I haven’t seen any flowers around, though it’s the early spring, though the weather turns almost 70 degrees today. Yet I have the allergy. It’s a sore throat, mild, not bothering me except when swallowing, not getting better or worse but not going away, for a week by now. At first I didn’t know it’s allergy, but a phone call to a friend–who’s lucky enough to live in Flushing, New York, unlike the unlucky me who’s stuck in the dreary uneventful New Jersey–made it all clear. She has had the allergy for a number of years each spring and she’s had it since a week ago.
Not knowing I am having allergy, I asked her if I have cold, flu, or the dreaded new virus with an unpronounceable name–without an easy name, there’s an unwillingness to describe and to analyze, which has to be overcome at first. She’s a nurse, full of common sense, and can always interpret things in the most simple and practical way. I wondered if I should go to have a test. She said one of her colleagues suspects that she has the new virus, but the hospital refuses to give her a test. Only people who are running a high fever, with uncontrollable cough or even pneumonia are entitled to a test. “Even if you have a fever, I would say you stay at home. A doctor’s office is the best place to get infected.” She said, which is sound advice, I think.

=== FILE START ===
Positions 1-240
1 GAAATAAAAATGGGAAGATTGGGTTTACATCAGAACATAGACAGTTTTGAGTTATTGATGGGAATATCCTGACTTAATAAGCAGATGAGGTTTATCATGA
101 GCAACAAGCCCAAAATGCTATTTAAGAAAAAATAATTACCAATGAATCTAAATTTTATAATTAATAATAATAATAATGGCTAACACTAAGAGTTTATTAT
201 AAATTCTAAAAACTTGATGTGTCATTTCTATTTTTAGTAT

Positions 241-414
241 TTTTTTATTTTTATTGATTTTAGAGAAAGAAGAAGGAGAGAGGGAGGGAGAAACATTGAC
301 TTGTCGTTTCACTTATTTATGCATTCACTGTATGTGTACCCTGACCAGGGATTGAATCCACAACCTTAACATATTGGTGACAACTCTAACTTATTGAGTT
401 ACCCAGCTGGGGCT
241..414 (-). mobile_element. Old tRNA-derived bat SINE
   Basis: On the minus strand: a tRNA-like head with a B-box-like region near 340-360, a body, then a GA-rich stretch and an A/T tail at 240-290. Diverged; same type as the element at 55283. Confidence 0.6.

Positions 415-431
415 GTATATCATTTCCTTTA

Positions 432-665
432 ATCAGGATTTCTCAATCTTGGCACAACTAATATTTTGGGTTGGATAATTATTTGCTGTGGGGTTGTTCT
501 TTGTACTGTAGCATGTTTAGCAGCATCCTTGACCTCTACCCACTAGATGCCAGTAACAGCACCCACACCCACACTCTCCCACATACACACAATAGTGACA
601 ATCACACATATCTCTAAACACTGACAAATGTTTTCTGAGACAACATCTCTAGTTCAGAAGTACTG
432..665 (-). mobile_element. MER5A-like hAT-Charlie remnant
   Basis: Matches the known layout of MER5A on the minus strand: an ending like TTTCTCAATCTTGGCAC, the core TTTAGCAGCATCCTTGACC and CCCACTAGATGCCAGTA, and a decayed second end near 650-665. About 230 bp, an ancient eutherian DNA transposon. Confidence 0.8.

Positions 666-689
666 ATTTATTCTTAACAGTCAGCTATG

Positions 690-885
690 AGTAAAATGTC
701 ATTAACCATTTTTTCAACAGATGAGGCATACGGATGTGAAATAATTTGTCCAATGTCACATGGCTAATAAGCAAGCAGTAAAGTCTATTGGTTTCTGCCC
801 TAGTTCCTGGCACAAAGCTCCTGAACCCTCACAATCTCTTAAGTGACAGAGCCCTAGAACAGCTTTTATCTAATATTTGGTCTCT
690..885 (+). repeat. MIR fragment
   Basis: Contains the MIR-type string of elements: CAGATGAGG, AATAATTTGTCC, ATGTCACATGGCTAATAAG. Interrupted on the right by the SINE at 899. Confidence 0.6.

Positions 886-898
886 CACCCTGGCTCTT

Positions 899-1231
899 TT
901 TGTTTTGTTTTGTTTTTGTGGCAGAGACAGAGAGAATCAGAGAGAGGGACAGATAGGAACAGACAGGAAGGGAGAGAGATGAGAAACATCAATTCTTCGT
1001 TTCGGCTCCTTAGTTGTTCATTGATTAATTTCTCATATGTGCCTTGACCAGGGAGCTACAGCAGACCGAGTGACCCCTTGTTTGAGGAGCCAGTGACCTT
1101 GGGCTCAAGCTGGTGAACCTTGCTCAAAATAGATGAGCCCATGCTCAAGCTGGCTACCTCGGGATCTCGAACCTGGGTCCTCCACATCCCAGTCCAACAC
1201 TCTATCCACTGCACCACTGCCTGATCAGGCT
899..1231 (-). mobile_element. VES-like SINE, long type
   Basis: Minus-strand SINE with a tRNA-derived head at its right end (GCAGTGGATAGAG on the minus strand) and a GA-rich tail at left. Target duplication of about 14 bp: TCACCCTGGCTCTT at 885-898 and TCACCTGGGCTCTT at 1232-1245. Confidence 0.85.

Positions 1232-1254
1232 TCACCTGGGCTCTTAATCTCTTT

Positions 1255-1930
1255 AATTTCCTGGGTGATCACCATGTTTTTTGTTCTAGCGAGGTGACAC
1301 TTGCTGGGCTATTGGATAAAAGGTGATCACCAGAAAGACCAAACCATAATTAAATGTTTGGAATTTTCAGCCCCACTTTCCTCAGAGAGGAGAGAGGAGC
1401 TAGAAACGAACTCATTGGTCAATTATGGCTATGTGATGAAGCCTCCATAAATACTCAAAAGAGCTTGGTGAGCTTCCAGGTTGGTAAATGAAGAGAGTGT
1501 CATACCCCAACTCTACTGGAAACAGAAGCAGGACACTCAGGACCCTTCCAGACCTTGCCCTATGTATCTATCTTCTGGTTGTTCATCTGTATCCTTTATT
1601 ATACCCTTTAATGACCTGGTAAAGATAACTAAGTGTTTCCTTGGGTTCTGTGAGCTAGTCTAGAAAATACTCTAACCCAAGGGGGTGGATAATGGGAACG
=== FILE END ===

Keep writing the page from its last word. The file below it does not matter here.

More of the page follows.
I remembered the 1988 hepatitis A epidemic, but only vaguely. None of my acquaintance was inflicted, except one girl in our dorm, who I never spoke to, had it and was sent home to recover. Life seemed to be normal to me, except for people related with restaurant business, I guess.